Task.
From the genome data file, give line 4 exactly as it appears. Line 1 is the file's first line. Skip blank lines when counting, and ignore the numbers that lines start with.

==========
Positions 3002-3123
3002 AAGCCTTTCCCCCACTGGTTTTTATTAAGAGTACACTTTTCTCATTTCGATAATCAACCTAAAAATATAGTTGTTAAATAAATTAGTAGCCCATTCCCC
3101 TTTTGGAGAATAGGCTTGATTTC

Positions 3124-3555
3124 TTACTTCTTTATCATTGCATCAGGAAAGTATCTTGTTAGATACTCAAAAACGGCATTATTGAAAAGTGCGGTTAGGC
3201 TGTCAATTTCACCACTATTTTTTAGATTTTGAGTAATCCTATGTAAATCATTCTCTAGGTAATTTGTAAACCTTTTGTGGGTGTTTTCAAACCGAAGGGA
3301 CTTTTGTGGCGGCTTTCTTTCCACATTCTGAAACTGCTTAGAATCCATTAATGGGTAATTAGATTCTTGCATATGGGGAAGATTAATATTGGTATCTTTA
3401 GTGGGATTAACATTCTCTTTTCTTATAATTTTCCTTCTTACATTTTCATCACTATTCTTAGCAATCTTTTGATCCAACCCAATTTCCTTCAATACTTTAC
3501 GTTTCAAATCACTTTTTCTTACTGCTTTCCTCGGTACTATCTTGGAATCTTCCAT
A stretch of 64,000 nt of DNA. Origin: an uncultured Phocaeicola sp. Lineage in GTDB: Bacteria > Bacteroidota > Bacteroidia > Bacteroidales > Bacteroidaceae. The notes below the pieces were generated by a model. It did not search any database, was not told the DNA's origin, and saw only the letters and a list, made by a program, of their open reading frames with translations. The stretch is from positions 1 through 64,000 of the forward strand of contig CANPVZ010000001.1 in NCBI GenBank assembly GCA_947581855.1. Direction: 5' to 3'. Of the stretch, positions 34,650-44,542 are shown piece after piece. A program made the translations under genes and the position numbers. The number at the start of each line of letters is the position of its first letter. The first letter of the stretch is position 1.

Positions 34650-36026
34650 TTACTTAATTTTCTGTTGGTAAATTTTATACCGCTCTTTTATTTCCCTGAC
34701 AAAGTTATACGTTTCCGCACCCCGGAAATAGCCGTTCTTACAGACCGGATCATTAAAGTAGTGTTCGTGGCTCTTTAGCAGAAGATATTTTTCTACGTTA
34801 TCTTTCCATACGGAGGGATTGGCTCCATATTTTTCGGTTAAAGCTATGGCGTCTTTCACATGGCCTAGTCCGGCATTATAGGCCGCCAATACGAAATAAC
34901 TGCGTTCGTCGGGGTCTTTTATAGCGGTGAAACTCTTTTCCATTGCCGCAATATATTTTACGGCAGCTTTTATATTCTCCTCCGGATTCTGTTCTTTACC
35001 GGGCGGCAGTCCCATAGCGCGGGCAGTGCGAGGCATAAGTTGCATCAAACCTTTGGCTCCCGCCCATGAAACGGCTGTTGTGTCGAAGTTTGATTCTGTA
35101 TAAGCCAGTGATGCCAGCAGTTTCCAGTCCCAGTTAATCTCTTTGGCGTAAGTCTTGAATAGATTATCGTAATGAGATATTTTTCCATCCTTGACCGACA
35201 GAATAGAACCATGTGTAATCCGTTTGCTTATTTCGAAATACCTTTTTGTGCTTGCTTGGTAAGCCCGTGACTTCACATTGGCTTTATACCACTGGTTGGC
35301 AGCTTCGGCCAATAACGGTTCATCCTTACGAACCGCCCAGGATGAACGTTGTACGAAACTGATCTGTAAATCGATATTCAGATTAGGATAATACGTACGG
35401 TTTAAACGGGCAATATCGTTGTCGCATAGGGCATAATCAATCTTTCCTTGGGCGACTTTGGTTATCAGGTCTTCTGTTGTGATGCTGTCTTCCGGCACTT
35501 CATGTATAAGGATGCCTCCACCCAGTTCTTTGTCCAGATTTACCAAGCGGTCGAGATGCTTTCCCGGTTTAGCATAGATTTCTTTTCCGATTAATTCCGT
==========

Positions 3124-3555